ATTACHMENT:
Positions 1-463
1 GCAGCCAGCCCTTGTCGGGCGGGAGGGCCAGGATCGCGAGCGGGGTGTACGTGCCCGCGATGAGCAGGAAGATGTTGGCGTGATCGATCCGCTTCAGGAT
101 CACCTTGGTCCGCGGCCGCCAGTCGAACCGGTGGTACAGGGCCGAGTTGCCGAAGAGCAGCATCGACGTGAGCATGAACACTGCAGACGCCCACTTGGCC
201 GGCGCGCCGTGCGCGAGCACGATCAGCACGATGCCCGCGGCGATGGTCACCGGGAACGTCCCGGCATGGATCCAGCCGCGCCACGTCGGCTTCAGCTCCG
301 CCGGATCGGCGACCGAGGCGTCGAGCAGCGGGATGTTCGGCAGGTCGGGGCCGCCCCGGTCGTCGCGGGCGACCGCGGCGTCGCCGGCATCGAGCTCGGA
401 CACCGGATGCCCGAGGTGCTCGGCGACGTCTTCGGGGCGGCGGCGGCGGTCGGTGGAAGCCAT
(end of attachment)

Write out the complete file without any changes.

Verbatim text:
Positions 1-463
1 GCAGCCAGCCCTTGTCGGGCGGGAGGGCCAGGATCGCGAGCGGGGTGTACGTGCCCGCGATGAGCAGGAAGATGTTGGCGTGATCGATCCGCTTCAGGAT
101 CACCTTGGTCCGCGGCCGCCAGTCGAACCGGTGGTACAGGGCCGAGTTGCCGAAGAGCAGCATCGACGTGAGCATGAACACTGCAGACGCCCACTTGGCC
201 GGCGCGCCGTGCGCGAGCACGATCAGCACGATGCCCGCGGCGATGGTCACCGGGAACGTCCCGGCATGGATCCAGCCGCGCCACGTCGGCTTCAGCTCCG
301 CCGGATCGGCGACCGAGGCGTCGAGCAGCGGGATGTTCGGCAGGTCGGGGCCGCCCCGGTCGTCGCGGGCGACCGCGGCGTCGCCGGCATCGAGCTCGGA
401 CACCGGATGCCCGAGGTGCTCGGCGACGTCTTCGGGGCGGCGGCGGCGGTCGGTGGAAGCCAT